Croatia Coastal Survey Project: 2012 Field Season
Multibeam operations were undertaken during July by the R/V Hercules. The survey program aims to conduct multibeam survey along the entire coast of Croatia out to the 100-m contour from near Rt. Ostra in the south to Rt. Veliki Pač in the north. As this was the inaguaral season, the area designated for survey was kept manageable and easily completed in the tw0-week time frame.
This disorganized site lying approximately 1.3 km offshore is a mound comprised of mud-sand, and from its surface appearance has been disturbed. Most of the artifacts are ceramics, many are broken and scattered around the site. Overall, the disturbance pattern appears to be caused from fishing dragnets.. One area has an approximately 1 x 1 meter concentration of what appears to be tableware. Material on the surface of the Molunat 1 wreck has the shape forms of plates, bowls, and cups. Several examples were collected from this concentration.
A mound of mud-sand lying approximately 1.6 km offshore is oriented on a distinctly SE-NW axis; material extends from one end of the site to the other. At the SE end of the site there are at least three large iron anchors that lie in opposite directions next to one another. The pattern has the appearance of anchors stowed on deck.Considering the material observed on the surface of the site, some preliminary hypotheses are possible for the provenience of the wrecksite. The presence of the small wrought-iron swivel guns places the wreck likely in the 16th century or later. By the late-15th century merchantmen in the Mediterranean were arming their vessels with wrought-iron swivel guns; this trend continued to become a common practice in the 16th century in light of the increased dangers of operating on a competitive and hostile sea.Taken as a whole, this vessel probably operated in the 16th century. At this time the Republic of Ragusa was a vibrant maritime trading center, which conducted trade throughout the Mediterranean and flourished particularly in the 16th century. Hence, a cultural association for the Molunet 2 wreck of Venetian (or another Italian maritime city) or possibly Spanish is possible.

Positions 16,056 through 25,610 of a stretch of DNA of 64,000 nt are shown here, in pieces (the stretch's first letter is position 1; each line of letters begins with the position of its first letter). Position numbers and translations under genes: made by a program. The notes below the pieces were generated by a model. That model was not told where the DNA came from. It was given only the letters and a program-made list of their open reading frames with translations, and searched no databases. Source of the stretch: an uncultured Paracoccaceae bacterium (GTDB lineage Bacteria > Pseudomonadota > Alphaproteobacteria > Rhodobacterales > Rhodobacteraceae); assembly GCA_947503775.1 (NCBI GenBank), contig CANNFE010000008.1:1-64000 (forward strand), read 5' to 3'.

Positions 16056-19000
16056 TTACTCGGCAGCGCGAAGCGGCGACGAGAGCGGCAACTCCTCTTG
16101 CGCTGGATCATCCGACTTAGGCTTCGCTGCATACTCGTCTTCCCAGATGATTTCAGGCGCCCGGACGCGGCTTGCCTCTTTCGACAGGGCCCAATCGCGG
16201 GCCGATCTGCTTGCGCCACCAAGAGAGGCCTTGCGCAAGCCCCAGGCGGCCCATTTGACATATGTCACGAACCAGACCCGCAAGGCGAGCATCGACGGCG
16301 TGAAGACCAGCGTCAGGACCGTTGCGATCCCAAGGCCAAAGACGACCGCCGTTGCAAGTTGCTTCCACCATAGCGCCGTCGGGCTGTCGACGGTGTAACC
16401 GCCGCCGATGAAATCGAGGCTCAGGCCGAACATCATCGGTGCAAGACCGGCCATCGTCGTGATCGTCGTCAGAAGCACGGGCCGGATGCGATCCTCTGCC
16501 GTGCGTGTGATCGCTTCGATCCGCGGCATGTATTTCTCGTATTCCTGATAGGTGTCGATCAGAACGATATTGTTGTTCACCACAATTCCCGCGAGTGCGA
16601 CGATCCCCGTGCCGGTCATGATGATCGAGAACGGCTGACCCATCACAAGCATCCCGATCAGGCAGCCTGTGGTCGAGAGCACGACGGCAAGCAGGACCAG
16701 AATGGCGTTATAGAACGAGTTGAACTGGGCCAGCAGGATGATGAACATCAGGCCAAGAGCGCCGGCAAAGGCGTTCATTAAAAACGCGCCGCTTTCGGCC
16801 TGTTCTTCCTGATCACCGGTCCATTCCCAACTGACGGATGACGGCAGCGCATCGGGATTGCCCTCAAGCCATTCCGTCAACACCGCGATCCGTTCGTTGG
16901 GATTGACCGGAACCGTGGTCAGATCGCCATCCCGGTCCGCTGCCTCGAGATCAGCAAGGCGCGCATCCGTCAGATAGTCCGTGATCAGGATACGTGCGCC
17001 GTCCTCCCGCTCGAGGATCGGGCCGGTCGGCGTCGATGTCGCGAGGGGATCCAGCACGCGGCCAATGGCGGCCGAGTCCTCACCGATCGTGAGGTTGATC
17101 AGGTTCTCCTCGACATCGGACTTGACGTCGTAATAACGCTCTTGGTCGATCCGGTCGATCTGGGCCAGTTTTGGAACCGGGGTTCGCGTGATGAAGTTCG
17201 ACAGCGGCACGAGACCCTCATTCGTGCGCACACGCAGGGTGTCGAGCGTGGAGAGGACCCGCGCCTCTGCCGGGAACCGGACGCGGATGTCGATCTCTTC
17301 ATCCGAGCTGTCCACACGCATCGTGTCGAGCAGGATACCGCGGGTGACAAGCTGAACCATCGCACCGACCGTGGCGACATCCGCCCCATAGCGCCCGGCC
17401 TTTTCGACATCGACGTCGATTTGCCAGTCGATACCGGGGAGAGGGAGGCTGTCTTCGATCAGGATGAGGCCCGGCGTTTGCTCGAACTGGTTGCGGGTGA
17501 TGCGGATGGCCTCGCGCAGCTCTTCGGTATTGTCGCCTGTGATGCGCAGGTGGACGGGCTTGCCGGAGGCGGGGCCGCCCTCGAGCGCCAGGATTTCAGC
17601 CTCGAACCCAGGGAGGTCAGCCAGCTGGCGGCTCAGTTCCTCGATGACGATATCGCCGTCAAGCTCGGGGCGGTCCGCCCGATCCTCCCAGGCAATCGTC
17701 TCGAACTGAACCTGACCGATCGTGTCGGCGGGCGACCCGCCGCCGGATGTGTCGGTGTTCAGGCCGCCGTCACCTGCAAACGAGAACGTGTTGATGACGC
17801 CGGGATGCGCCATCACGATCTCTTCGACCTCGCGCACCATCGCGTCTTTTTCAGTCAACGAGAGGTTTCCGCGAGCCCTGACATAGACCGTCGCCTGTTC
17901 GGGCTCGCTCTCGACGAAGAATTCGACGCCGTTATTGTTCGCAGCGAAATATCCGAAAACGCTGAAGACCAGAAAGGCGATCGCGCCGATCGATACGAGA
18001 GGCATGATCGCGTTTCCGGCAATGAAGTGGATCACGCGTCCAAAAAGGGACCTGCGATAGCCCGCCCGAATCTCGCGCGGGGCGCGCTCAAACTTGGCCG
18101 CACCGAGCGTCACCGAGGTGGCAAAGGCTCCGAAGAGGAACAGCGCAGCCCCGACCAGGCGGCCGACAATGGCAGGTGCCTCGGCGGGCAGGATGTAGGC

Site CR12-AC and Site CR12-AD
These two sites are considered part of a single event due to their both being formed by the deposition of specific and identical landing craft. The landing craft are rectangular in shape due to their flat-bottom construction, vertical sides and stern, and vertical door at their bow. Each was intact and did not exhibit any significant damage; however, there were no vehicles in their bays. Some debris was found around each landing craft, along with some material between them, that could be associated with the vehicles they carried or other material from the operation.